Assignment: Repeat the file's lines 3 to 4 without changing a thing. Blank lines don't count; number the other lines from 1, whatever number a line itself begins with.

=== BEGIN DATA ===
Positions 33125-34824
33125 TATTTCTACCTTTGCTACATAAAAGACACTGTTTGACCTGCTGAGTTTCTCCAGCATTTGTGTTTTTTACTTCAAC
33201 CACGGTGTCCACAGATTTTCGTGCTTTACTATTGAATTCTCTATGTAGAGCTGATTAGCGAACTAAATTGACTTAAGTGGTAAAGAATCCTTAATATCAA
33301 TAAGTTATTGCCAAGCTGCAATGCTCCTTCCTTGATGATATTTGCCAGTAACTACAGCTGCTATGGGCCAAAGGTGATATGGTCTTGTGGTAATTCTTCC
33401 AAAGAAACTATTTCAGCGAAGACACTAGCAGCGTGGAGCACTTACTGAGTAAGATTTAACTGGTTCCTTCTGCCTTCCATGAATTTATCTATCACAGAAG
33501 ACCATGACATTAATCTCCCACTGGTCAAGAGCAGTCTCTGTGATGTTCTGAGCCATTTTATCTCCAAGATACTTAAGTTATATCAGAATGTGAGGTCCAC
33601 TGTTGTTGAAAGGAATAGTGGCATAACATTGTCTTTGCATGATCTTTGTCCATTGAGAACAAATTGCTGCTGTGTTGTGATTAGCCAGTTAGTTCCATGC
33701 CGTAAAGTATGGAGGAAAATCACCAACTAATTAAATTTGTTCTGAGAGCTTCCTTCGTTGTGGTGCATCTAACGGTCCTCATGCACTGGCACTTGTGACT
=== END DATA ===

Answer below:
33201 CACGGTGTCCACAGATTTTCGTGCTTTACTATTGAATTCTCTATGTAGAGCTGATTAGCGAACTAAATTGACTTAAGTGGTAAAGAATCCTTAATATCAA
33301 TAAGTTATTGCCAAGCTGCAATGCTCCTTCCTTGATGATATTTGCCAGTAACTACAGCTGCTATGGGCCAAAGGTGATATGGTCTTGTGGTAATTCTTCC